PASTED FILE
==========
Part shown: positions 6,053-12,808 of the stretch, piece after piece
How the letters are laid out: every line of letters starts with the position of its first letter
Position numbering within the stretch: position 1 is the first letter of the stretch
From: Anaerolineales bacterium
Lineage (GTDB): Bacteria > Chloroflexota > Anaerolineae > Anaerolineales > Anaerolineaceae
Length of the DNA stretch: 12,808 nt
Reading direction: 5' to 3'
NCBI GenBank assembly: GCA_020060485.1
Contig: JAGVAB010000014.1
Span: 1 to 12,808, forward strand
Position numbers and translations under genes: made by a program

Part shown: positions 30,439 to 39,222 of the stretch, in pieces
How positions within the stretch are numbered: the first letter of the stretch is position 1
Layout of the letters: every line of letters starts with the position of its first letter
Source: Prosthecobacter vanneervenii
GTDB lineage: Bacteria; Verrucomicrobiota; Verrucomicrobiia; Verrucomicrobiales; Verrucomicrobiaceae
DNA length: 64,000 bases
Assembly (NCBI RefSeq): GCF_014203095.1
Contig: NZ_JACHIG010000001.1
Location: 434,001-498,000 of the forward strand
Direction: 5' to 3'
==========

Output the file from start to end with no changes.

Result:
Part shown: positions 6,053-12,808 of the stretch, piece after piece
How the letters are laid out: every line of letters starts with the position of its first letter
Position numbering within the stretch: position 1 is the first letter of the stretch
From: Anaerolineales bacterium
Lineage (GTDB): Bacteria > Chloroflexota > Anaerolineae > Anaerolineales > Anaerolineaceae
Length of the DNA stretch: 12,808 nt
Reading direction: 5' to 3'
NCBI GenBank assembly: GCA_020060485.1
Contig: JAGVAB010000014.1
Span: 1 to 12,808, forward strand
Position numbers and translations under genes: made by a program

Part shown: positions 30,439 to 39,222 of the stretch, in pieces
How positions within the stretch are numbered: the first letter of the stretch is position 1
Layout of the letters: every line of letters starts with the position of its first letter
Source: Prosthecobacter vanneervenii
GTDB lineage: Bacteria; Verrucomicrobiota; Verrucomicrobiia; Verrucomicrobiales; Verrucomicrobiaceae
DNA length: 64,000 bases
Assembly (NCBI RefSeq): GCF_014203095.1
Contig: NZ_JACHIG010000001.1
Location: 434,001-498,000 of the forward strand
Direction: 5' to 3'